The increasing commodification of sex in imagery can be seen as disturbing for many reasons, not all of them to do with feminism, but while it is very of-the-moment to attack commodification – an aspect of global capitalism – it is difficult to extend this critique to the sexual dimension without appearing puritanical. Therefore highly sexualised imagery has become, unlike social imagery, an arena in which sexism can operate with very little criticism, or even awareness of its existence. This is partly because men are now portrayed as sex objects, too. For a straightforward illustration of this see the 2003 Calvin Klein Crave, from a recent Cosmopolitan (i.e. aimed at women) – an image which 30 years ago could only have been read as gay. Today, it also reads as a man ‘available’ to women, just as women have traditionally been portrayed to men: and we end up with the cultural illusion that the one cancels the other out, an illusion furthered by a whole genre of ads such as the 2001 Bally Shoes ad from Vogue, which reverses the trope of Bse Shoes with the man (though clothed) now in the prone position previously allotted to the woman.

But the notion of gender ‘equality’ within today’s sexual imagery takes no account of the gender inequality in the world surrounding it. This needs to be kept in mind when looking at an image like the peculiarly vicious Lee Jeans ad where a woman rests her stiletto boot on a man’s naked buttock. Numerous men complained to the Advertising Standards Authority about this ad, on the grounds that it encouraged violence against their sex. Unpleasant as the image is, however, its relation to actual violence may be the exact reverse of that proposed in the complaints. It is an image seething with sexism, but, as with a great deal of sexual imagery today, projects in fantasy form not so much some men’s wishes but their fears, and at the same time, an eroticised justification for their anger. In the world of sexual ads, the dominatrix, the bitch and the whore wield power over men; in the real world, current research shows that one in four British women will experience being beaten up by a male partner.

Nicky Clarke Sports Haircare, 1998, from GQ, and Boucheron Jaïpur Perfume, 2000s, from women’s magazine.


This fact suggests that, rather than expressing some kind of sexual liberation, today’s increasingly fetishistic and sadomasochistic sexual imagery provides a language for expressing both sexism and, perhaps, the pain and rage of a sex war which at heart is about social, not sexual power. Such imagery translates the social as sexual, allowing gender power struggles to be shown nakedly in every sense. In this climate repetitive images of female bondage, as in the Boucheron Jaïpur Perfume ad from the 2000s and the 2002 Jean Paul Gaultier ad from Vogue, escape the critique of sexism entirely, for they are located, not in the past, or in a socially recognisable present, but in a funky S / M fantasy world to which, it seems, only the most repressed or uptight would object.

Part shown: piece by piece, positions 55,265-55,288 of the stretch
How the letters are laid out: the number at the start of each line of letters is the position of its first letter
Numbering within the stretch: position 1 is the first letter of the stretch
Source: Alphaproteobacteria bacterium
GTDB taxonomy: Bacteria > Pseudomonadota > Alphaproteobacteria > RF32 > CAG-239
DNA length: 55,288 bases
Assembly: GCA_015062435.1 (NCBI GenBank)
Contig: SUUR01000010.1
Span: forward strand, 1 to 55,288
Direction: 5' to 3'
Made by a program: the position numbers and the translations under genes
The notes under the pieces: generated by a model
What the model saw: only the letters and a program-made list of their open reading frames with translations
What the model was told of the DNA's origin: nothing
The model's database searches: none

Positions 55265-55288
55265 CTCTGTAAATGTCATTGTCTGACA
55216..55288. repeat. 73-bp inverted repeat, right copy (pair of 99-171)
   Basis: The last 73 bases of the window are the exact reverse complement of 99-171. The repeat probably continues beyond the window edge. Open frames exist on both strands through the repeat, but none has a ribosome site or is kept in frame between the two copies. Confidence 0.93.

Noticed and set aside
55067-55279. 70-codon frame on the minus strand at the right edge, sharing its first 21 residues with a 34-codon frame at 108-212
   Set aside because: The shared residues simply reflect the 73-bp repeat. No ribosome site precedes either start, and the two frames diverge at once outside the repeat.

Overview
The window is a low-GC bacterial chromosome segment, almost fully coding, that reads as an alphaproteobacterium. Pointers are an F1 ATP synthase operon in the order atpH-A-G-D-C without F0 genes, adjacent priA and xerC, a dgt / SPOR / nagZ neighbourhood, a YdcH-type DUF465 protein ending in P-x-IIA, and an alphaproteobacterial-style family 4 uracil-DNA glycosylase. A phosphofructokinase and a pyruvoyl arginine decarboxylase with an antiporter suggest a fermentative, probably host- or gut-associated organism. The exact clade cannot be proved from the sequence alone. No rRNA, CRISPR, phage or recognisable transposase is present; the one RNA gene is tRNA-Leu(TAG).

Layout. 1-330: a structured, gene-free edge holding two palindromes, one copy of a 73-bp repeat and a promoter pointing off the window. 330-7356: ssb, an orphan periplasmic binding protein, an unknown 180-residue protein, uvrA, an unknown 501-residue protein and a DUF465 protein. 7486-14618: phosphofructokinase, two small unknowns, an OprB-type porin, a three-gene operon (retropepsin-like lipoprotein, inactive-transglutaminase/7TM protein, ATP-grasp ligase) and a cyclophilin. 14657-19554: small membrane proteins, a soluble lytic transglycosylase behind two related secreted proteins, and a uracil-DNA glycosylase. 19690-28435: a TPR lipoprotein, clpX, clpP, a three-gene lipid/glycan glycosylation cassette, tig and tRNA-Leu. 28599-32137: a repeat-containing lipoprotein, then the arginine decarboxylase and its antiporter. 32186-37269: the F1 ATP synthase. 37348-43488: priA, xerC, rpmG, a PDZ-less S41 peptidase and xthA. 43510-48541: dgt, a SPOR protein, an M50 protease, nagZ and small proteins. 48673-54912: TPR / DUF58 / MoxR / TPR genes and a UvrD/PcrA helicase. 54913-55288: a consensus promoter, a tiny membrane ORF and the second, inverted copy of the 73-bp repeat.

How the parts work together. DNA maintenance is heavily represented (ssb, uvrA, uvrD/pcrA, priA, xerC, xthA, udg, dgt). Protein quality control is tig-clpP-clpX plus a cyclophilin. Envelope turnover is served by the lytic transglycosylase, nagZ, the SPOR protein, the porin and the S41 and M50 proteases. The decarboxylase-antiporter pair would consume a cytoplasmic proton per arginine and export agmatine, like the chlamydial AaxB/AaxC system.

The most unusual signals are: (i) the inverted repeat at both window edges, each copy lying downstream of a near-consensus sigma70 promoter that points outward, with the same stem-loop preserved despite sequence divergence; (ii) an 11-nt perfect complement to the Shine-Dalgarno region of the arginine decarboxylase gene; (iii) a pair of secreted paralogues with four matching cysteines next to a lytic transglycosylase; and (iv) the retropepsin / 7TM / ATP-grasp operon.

The difficulty in criticising such images was illustrated in the public debate surrounding the 2000 Opium ad where model Sophie Dahl was shown naked but for stilettos (a whole essay could be written about their currency in contemporary ads) with spread legs and raised hips, a position easily perceived as inviting sexual penetration but one which could also be seen as an auto-erotic pose depicting female self-pleasure. Of course the image is ambiguous: the issue is not what it ‘means’ precisely, but the fact that it simultaneously offers the view of a female body as a sexual object, and the alibi of a supposedly female eroticism. Objections to this ad were treated as if they were objections to female sexuality: it was labelled ‘offensive’ by many critics, but ‘sexist’ by almost none.

I have used the term ‘sexist’ throughout this piece in the full knowledge that it may appear archaic or at least, inaccurate – too simplistic a label for a sophisticated discussion of gender images in our complex world today. But I would argue that this attitude is itself revealing of the extent to which sexism is taken for granted as a part of our cultural life, in a way that racism is not. Graphic designers who would not dream of producing playful ‘gollywog’ images can win kudos for doodling up crude sexual images of women (see eBoy and others). A currrent British television show, Boys and Girls, elevates adolescent sexism to acceptable public status with ‘Babe or Minger’, the title of its self-styled ‘Totty Competition’ which, though applied to both sexes, functions in terms that are inexorably male. (The programme is also vividly retro-sexist, its smut packaged in late 1960s graphics to a campy use of Andy Williams’ 1967 Music to Watch Girls By.) And perhaps one of the clearest indicators that sexism is alive and well is the fact that men’s magazines have become a ubiquitous presence on the newsstands over the past decade.

Taken from their pages, examples such as Nicky Clarke Sports Haircare (1998), Boots T-Zone spot cream (1999), Ben Sherman (1999) and Virgin Cola (1999) present what can’t be shown so starkly in more mainstream publishing contexts: such images remind us what sexism looks like when the constraints are off. I have argued that our unwillingness to name it in the present has on the one hand encouraged it to develop as a form of nostalgia – as if it was OK because it was old-fashioned – and on the other, allowed it to flourish in highly fetishised sexual imagery which we perceive as daringly cutting-edge. Alongside these phenomena we have the interesting fact that mainstream social advertising has concocted an impossibly female-dominated world which makes sexism, both the fact and the term, appear extinct. The reality of sexism is, however, still with us: it is time to resuscitate the term and bring on the critique.

Pierre Cardin, early 1980s, from men’s magazine.


Judith Williamson, writer, London

First published in Eye no. 48 vol. 12 2003